Air Ambulance Crash in Texas Panhandle

Admin Airplanes, Flex Air News

On the night between the 28th and 29th of April, 2017, an air ambulance crashed in Amarillo, Texas, close to the southern part of the local airport. Sergeant Cindy Barkley reported on behalf of the Texas Department of Public Safety that the single engine plane came down around 12:30 am on Saturday. The exact location of the crash was identified as the industrial section of Amarillo, more specifically between Interstate 40 and Rick Husband Amarillo International Airport.

According to the sergeant, all the people inside the plane were killed in the tragic accident.

There were three passengers onboard – crew members of the local air ambulance service. Names of the plane crash victims have not been publicly disclosed. The air ambulance service Rico Aviation that the aircraft belonged to, published a statement letting everyone know three of their crew members had died in the accident. On Saturday, the Associated Press tried reaching out to the company for more details, but the employee who answered the phone chose not to comment on the tragic plane crash. It was only clarified by Lynn Lunsford, the spokesman for the Federal Aviation Administration (FAA), that the aircraft had just left the Rick Husband Amarillo International Airport when it crashed.

The airplane was headed for Clovis, New Mexico. Later, on Wednesday, it became known that the possible cause of the deadly accident in the Texas Panhandle, was wind shear encountered on the way to the destination. That conclusion was made by the National Transportation Safety Board. Images of the three victims were also released after the accident. Wind shear is a weather condition that occurs when the wind changes direction or speed as an airplane gains altitude. Another possible explanation of this term would be a rapid change in wind encountered over a relatively short horizontal distance.

The reason wind shear can be problematic or even deadly for airplanes is that it causes clear air turbulence.

Besides, it may result in a rapid change in lift and altitude of the aircraft. If the pilot is not prepared to handle this weather condition, the consequences can be tragic. It may be particularly difficult to control the aircraft in wind shear as the plane loses or gains altitude with relatively high speed. However, this is only one possible cause of the deadly plane crash that happened in April. The wind shear hypothesis has been formed on the basis of the information discovered so far, pertaining to the accident. Terry Williams, when speaking for the National Transportation Safety Board, said that it was only a preliminary report on the tragedy in Amarillo, and at that moment no further analysis or investigation was being carried out.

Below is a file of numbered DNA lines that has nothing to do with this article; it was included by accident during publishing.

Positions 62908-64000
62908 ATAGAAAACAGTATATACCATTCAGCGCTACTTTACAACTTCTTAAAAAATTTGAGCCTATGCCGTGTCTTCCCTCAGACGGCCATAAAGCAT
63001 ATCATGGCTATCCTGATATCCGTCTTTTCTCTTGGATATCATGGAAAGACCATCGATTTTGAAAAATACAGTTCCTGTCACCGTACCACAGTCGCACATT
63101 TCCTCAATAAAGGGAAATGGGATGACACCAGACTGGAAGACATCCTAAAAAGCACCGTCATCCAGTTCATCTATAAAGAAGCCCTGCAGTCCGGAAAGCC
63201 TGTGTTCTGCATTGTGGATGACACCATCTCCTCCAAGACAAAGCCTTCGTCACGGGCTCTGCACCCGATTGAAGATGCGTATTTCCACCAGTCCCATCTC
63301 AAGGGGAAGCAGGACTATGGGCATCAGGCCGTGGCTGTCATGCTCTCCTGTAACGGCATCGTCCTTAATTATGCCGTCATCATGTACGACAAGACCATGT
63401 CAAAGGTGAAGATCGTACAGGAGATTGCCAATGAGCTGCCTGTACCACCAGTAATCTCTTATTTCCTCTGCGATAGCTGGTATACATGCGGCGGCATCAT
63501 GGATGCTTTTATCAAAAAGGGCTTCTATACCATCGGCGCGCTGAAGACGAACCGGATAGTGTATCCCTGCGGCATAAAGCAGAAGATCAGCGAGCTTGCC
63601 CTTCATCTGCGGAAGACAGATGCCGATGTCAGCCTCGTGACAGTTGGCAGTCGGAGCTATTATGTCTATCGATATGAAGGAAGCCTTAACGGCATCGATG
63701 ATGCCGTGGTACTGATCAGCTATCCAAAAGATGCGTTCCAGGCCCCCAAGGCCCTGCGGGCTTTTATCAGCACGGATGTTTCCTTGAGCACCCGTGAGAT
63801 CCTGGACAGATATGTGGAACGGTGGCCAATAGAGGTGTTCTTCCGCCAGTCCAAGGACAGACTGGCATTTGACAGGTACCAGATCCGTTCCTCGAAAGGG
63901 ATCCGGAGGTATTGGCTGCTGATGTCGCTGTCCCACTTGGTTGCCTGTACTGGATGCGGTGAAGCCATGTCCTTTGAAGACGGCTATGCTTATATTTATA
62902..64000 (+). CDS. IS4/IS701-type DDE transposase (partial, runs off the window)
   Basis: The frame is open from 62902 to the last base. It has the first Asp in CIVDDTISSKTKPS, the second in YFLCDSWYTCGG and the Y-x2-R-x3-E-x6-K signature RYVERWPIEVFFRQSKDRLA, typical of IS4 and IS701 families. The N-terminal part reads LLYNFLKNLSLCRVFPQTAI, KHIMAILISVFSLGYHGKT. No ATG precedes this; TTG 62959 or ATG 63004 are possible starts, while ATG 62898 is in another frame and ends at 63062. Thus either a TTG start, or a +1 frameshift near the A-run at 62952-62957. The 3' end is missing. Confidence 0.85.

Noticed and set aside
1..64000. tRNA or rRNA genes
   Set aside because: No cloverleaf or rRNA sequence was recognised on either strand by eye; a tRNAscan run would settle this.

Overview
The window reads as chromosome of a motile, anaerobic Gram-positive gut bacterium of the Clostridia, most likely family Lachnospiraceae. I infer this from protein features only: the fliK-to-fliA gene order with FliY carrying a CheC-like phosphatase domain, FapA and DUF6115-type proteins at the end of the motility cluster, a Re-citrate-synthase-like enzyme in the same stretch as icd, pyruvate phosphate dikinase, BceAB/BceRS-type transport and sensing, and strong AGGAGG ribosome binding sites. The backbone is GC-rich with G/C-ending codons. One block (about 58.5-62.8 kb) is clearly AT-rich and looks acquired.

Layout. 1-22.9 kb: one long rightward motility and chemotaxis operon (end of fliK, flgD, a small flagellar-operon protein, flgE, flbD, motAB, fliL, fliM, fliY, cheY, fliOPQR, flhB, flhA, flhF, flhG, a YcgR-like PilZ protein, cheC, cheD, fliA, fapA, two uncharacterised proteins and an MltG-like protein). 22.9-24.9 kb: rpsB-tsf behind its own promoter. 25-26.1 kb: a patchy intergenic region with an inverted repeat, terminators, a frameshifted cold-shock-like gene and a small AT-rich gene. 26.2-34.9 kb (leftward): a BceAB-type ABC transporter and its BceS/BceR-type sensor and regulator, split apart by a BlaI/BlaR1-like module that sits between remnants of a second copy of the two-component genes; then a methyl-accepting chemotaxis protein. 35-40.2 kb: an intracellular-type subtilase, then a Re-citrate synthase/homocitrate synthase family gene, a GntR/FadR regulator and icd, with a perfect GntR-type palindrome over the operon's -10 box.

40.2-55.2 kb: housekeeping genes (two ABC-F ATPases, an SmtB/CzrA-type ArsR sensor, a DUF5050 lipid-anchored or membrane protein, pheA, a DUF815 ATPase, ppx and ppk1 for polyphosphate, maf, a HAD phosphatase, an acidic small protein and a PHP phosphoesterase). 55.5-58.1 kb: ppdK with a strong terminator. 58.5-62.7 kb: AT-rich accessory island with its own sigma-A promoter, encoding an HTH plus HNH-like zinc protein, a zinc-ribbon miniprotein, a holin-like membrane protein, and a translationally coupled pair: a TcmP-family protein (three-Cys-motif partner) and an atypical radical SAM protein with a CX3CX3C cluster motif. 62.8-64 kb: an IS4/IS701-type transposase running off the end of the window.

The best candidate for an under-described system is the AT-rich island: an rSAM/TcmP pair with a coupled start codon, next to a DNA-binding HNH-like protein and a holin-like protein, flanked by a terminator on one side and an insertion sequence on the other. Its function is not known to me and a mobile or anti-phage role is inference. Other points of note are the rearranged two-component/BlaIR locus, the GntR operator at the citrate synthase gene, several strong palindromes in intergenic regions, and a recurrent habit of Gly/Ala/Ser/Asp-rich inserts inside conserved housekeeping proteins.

The official report describing the plane crash states that a Pilatus PC-12 propeller plane operated by the Rico Aviation crew members left the ground at the Rick Husband Amarillo International Airport during the late evening of the 28th of April, 2017. At about 11:47 pm, the pilot of the aircraft reported reaching an altitude of 6000 feet, and the air traffic control detected the plane on its radar. The report of the National Transportation Safety Board showed that wind shear was beginning at the same height above ground level, which might have led to the crash. Data indicates that the wind was going 24 miles per hour (mph), but its speed rose to 32 mph at the time of the accident.

There were broken clouds in the skies at that moment and an overcast cloud layer.

An air traffic controller lost the aircraft’s transponder signal and attempted to contact the pilot immediately. There was no response to four subsequent calls, and a fireball was seen shortly after, from the airport tower. On the surveillance video, the plane is seen descending rapidly and ultimately exploding on the ground. Due to the difficult weather conditions, the pilot was supposedly forced to rely more on the equipment inside the plane than the external visual cues. It was found that all the necessary airplane components responsible for the operation of the vehicle were in place up until the crashing point, two miles away from the Rick Husband Amarillo International Airport. So, the primary report suggested that the crash was not due to faulty or missing equipment, but rather a consequence of the unfavorable weather conditions.

A full investigation is going to be carried out in approximately one year to identify the cause of the accident with a higher degree of certainty.